For many contemporary audiences, Stan Laurel and Oliver Hardy exist more as archetypes than memorable performers in and of themselves. The Laurel and Hardy comedies had an undeniable influence on mismatched comedy duos throughout the twentieth century, ranging from Abbott and Costello and the Warner Brothers cartoons to the Honeymooners and, derivatively, The Flintstones. Many of their catchphrases have been ingrained into popular culture so completely that they have been unknowingly attributed to later sources (most notably Homer Simpson’s iconic “D’oh”). Before succeeding in the sound era, however, Laurel and Hardy were masters of the silent slapstick comedy short as a team with Director-Producer Hal Roach.
Big Business, a short silent released in what many consider to be the last real year of the silent era, showed how, unlike many of their silent film contemporaries, Laurel and Hardy were able to successfully make the transition to the sound era by relying heavily on primarily visual and physical comedy. The plot is the kind of simple material oft found in comedy shorts; Stan and Ollie are Christmas tree salesmen in California who enter into tit-for-tat rallies of escalating hijinks with a would-be customer.
The appeal to audiences of all ages is apparent in the cartoonish gags for which the pair are so well-known, due in no small part to Laurel’s lead creative role on the writing team, frequently challenging his co-writers to one-up one another to even more ridiculous and hysterical bits. The film was entered into the National Film Registry in 1992 and retains the goofball charm it held for audiences around the world.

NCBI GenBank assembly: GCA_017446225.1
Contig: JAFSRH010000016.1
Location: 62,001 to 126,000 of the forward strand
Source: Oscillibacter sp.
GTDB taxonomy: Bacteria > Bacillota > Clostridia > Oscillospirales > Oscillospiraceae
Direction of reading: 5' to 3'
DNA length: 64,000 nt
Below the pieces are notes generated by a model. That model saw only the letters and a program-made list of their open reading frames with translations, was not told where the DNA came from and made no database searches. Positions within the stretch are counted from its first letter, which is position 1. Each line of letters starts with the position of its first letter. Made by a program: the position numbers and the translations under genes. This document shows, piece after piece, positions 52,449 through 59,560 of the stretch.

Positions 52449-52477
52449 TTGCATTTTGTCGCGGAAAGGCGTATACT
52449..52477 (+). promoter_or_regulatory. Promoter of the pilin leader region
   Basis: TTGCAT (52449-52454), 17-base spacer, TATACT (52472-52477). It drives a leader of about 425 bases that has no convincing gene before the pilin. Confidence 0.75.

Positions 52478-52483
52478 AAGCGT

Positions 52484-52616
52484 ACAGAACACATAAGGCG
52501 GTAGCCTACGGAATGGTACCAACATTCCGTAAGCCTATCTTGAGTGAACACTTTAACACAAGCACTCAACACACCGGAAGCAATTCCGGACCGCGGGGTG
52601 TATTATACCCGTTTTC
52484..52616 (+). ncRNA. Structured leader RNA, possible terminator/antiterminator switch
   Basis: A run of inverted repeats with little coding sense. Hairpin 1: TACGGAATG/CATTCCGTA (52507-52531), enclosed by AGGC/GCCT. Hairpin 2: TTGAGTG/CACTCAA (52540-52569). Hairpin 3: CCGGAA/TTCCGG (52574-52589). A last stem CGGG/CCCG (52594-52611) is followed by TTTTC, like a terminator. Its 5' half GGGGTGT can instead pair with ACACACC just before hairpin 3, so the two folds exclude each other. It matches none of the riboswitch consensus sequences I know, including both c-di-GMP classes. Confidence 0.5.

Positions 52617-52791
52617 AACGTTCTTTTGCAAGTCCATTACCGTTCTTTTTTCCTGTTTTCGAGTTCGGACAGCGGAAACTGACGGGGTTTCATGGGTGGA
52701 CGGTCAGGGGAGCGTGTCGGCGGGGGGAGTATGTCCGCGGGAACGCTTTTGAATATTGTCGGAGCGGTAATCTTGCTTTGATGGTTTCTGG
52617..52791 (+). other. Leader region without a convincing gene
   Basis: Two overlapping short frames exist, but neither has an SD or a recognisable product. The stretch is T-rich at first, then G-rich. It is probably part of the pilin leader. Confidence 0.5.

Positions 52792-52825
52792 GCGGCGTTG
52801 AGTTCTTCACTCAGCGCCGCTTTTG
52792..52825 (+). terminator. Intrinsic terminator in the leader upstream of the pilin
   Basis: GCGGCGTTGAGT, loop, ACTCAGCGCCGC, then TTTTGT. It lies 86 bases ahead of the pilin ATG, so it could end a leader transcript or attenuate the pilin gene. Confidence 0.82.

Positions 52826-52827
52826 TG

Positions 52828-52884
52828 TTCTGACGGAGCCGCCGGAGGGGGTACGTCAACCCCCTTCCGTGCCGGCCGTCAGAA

“After Brexit, the UK will be forced to re-negotiate quotas and taxes for exports to the EU. In 2015, the UK exported 41% of its movies to the EU, surpassing its American exports. Imminent financial pressures will likely diminish UK film exports, thereby disincentivizing production.
The Creative Industries Federation, which represents British creative industries, voted 96% in favor of Remain for these very reasons. British film industry stalwarts Patrick Stewart, Benedict Cumberbatch, Chiwetel Ejiofor, Keira Knightley, Jude Law, and director Steve McQueen penned a letter stating that their country’s “global creative success would be severely weakened by walking away.”
– Emily Buder, for nofilmschool.com
The UK has for long been the power centre of Cinema with its legacy of theatre and the manner in which its churns out such brilliant film directors, actors, cinematographers and other film technicians. We have often joked that while the rest of the world gets basic vaccines against germs and diseases, the British are inoculated with bugs that enhance their stage and screen skills manifold. The same holds true for most European countries, which have government-sponsored, but healthy cinema cultures and thrive on a film market that is known for its co-productions. European film production, distribution and talent management companies have frequently collaborated to create and bring to the world some excellent examples of cinema.
The Brexit referendum, which has separated UK from the rest of EU could change a lot of the international film production and distribution treaties. Here is an article from nofilmschool.com which enumerates and discusses three ways in which things could go south for the film market in UK and EU.
Ernst Ingmar Bergman (1918 – 2007)
Swedish director, writer and producer who worked in film, television, and theatre.
Recognised as one of the most accomplished and influential auteurs of all time, having directed over sixty films and documentaries for cinematic release and for television, most of which he also wrote. He also directed over 170 plays. His work often dealt with death, illness, faith, betrayal, bleakness and insanity.